Nothing in 13A conflicts with 8A.
Agreed, because neither slavery nor involuntary servitude are
automatically 'cruel and unusual punishments'.
Thus no conflict but if there were, then the 13th would prevail.
If the only time that chattel slavery weren't cruel and unusual
punishment is when the crime is torture and mass-murder of toddlers,
then for all practical purposes a sentence of chattel slavery would
comply with the 13th and yet be unconstitutional under the 8th.
And since the 13th would supersede the restriction of the
8th....chattel
slavery would be Constitutional.
Not in all of its applications.
That certainly could be true.
(****)
I hope you would agree that chattel slavery for parking violations
(or a similar trivial crime from 1868) is cruel and unusual even
though (per your viewpoint) the 13th permits it.
That's an issue for the law and the courts to decide. Personally I
would
think that losing one's rights for any misdemeanor would be a travesty,
but since that's already the case, I fail to see why a similar
principle
couldn't exist for other rights.
The principle of supersession only implies that there must be at least
*one* application where chattel slavery is not cruel and unusual
punishment.
The one within the 13th Amendment even if it is cruel and unusual
punishment, since the 13th specifically allows for it, and thus would
negate any opposition from the 8th.
You just conceded (****) that chattel slavery as punishment would not be
constitutional in all its applications.
Chattel slavery is not constitutional as punishment, full stop. The
prisoner does not become the lawful property of anyone. The apparent
exception granted by the 13th amendment is for a broader, more
rhetorical meaning of slavery.
Sorry, but if the 13th applies to a broader, more rhetorical meaning of
slavery, then why isn't the 13th applied to such broader, more
rhetorical slavery?
LOL! It is. But it excludes chattel slavery. There is no ownership of
the prisoner, and there is not *complete* control of the prisoner. For
example, a true chattel slave cannot sue in court. Prisoners can.
https://en.wikipedia.org/wiki/American_slave_court_cases

Dred Scott is one of those listed on this link but there are more.

What are you saying, is it that blacks were never slaves?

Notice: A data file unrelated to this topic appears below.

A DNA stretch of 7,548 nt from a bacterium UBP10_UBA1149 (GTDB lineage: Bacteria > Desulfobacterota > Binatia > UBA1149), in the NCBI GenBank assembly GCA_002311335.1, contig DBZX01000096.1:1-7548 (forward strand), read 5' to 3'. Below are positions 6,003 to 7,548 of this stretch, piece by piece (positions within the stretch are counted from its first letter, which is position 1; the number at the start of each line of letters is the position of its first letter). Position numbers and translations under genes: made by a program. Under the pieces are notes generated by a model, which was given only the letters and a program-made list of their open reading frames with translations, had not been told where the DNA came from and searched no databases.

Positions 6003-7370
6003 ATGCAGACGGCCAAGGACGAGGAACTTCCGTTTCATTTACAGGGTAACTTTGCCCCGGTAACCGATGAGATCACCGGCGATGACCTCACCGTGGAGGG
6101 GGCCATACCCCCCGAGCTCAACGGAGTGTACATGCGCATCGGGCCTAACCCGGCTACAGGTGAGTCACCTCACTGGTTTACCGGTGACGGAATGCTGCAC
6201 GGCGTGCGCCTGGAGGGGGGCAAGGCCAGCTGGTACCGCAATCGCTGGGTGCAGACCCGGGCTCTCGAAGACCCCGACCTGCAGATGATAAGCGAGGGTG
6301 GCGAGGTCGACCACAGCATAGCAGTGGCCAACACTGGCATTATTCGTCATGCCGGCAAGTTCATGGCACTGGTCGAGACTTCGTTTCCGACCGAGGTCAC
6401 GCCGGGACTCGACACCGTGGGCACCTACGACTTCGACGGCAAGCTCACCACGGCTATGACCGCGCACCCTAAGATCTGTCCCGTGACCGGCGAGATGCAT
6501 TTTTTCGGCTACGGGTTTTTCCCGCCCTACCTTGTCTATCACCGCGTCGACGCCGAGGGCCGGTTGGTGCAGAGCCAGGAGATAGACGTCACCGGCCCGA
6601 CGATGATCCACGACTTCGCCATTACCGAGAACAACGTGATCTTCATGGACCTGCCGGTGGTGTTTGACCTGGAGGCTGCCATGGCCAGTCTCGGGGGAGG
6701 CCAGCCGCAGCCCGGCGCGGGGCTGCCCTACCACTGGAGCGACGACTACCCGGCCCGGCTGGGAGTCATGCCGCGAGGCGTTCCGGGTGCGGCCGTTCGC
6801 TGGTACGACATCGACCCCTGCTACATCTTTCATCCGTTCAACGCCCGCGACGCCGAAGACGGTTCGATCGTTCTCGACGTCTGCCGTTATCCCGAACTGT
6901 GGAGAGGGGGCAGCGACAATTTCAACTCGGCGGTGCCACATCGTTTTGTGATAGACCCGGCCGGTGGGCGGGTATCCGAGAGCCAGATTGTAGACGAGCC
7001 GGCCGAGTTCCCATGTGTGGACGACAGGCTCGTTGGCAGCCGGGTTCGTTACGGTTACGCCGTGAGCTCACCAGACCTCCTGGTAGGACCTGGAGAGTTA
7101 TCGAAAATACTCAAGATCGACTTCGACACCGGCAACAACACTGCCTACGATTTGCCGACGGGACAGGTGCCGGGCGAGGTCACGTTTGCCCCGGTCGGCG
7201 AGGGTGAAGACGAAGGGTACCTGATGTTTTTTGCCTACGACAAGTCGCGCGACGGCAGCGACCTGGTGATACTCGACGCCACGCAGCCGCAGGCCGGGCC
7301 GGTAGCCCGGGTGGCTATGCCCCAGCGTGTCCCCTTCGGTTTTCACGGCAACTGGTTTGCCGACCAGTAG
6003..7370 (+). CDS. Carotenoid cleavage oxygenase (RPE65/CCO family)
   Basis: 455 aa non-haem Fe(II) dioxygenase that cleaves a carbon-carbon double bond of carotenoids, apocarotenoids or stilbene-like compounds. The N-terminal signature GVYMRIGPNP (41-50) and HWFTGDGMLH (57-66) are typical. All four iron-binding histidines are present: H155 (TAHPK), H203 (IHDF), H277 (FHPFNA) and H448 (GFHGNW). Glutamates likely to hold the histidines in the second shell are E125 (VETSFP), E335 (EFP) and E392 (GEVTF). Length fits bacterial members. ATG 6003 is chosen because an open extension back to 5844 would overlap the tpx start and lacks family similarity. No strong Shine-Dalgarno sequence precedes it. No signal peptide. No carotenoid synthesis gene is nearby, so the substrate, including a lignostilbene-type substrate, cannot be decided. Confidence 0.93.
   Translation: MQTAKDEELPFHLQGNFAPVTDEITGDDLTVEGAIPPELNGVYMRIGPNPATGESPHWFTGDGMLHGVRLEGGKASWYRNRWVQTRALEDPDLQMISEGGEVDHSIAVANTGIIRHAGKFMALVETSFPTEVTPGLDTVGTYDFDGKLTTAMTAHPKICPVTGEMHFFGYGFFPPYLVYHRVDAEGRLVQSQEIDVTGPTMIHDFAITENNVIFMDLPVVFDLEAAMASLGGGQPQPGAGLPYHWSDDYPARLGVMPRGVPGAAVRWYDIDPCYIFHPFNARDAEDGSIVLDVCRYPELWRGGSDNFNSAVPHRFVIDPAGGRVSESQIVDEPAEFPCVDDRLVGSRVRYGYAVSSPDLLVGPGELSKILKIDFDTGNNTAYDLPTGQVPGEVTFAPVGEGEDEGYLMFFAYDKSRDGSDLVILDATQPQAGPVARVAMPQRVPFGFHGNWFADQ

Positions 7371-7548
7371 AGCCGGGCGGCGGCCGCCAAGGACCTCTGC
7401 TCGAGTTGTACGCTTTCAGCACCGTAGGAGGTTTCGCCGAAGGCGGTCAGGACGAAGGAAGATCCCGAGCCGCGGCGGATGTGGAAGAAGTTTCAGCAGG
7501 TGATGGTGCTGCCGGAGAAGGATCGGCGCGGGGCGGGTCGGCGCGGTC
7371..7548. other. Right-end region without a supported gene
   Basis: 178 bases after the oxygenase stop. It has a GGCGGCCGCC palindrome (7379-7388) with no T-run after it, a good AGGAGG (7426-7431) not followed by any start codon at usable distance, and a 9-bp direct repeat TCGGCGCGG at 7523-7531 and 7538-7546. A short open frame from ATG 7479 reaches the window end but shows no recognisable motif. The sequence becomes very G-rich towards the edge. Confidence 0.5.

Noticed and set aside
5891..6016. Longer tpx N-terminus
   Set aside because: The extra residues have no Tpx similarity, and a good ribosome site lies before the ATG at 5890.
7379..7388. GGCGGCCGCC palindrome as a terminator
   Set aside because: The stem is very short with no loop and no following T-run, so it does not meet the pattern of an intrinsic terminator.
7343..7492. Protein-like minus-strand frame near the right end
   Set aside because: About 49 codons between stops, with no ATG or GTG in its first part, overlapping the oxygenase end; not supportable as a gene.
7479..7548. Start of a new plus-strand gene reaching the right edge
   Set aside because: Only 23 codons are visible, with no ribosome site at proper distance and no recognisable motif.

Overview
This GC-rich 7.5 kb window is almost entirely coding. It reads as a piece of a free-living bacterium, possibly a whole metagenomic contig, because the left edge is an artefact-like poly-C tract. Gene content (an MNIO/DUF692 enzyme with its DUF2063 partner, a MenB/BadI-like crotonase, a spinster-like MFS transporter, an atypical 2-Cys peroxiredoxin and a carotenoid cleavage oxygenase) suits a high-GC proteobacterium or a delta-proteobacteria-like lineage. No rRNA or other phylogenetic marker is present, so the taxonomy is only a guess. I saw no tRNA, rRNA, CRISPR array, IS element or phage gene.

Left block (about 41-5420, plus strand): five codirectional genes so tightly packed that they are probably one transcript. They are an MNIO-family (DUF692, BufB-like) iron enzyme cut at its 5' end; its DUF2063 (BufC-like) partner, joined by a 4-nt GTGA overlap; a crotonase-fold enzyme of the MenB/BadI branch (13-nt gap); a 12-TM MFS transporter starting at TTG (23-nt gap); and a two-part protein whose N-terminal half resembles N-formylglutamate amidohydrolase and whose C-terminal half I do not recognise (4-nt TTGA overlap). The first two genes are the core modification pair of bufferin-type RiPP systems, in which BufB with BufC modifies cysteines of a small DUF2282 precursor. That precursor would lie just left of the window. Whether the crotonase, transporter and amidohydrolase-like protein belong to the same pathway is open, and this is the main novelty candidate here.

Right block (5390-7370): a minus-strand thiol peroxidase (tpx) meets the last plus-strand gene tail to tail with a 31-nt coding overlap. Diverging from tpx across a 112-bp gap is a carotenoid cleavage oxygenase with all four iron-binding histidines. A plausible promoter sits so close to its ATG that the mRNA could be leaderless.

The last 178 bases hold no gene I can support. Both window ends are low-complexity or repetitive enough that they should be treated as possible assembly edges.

--
That's Karma
Bill Flett
2017-01-27 17:57:55 UTC
Permalink
Post by Bill Flett
{snip}
All later Amendments, by their very nature, change, alter,
modify,
negate, and/or eliminate any conditions which would be in
conflict
with the language within the later Amendment.
Nothing in 13A conflicts with 8A.
Agreed, because neither slavery nor involuntary servitude are
automatically 'cruel and unusual punishments'.
Thus no conflict but if there were, then the 13th would prevail.
If the only time that chattel slavery weren't cruel and unusual
punishment is when the crime is torture and mass-murder of
toddlers,
then for all practical purposes a sentence of chattel slavery
would
comply with the 13th and yet be unconstitutional under the 8th.
And since the 13th would supersede the restriction of the
8th....chattel
slavery would be Constitutional.
Not in all of its applications.
That certainly could be true.
(****)
I hope you would agree that chattel slavery for parking violations
(or a similar trivial crime from 1868) is cruel and unusual even
though (per your viewpoint) the 13th permits it.
That's an issue for the law and the courts to decide. Personally I
would
think that losing one's rights for any misdemeanor would be a
travesty,
but since that's already the case, I fail to see why a similar
principle
couldn't exist for other rights.
The principle of supersession only implies that there must be at
least
*one* application where chattel slavery is not cruel and unusual
punishment.
The one within the 13th Amendment even if it is cruel and unusual
punishment, since the 13th specifically allows for it, and thus would
negate any opposition from the 8th.
You just conceded (****) that chattel slavery as punishment would
not be
constitutional in all its applications.
Chattel slavery is not constitutional as punishment, full stop.
That's not settled law.
It is.
Ever read the 13th Amendment?
Yes, several times. It does not permit chattel slavery. It permits
"something akin to slavery."
#BeamMeUpScotty
2017-01-27 20:52:01 UTC
Permalink
Post by Bill Flett
Post by Bill Flett
{snip}
All later Amendments, by their very nature, change, alter,
modify,
negate, and/or eliminate any conditions which would be in
conflict
with the language within the later Amendment.
Nothing in 13A conflicts with 8A.
Agreed, because neither slavery nor involuntary servitude are
automatically 'cruel and unusual punishments'.
Thus no conflict but if there were, then the 13th would prevail.
If the only time that chattel slavery weren't cruel and unusual
punishment is when the crime is torture and mass-murder of
toddlers,
then for all practical purposes a sentence of chattel slavery
would
comply with the 13th and yet be unconstitutional under the 8th.
And since the 13th would supersede the restriction of the
8th....chattel
slavery would be Constitutional.
Not in all of its applications.
That certainly could be true.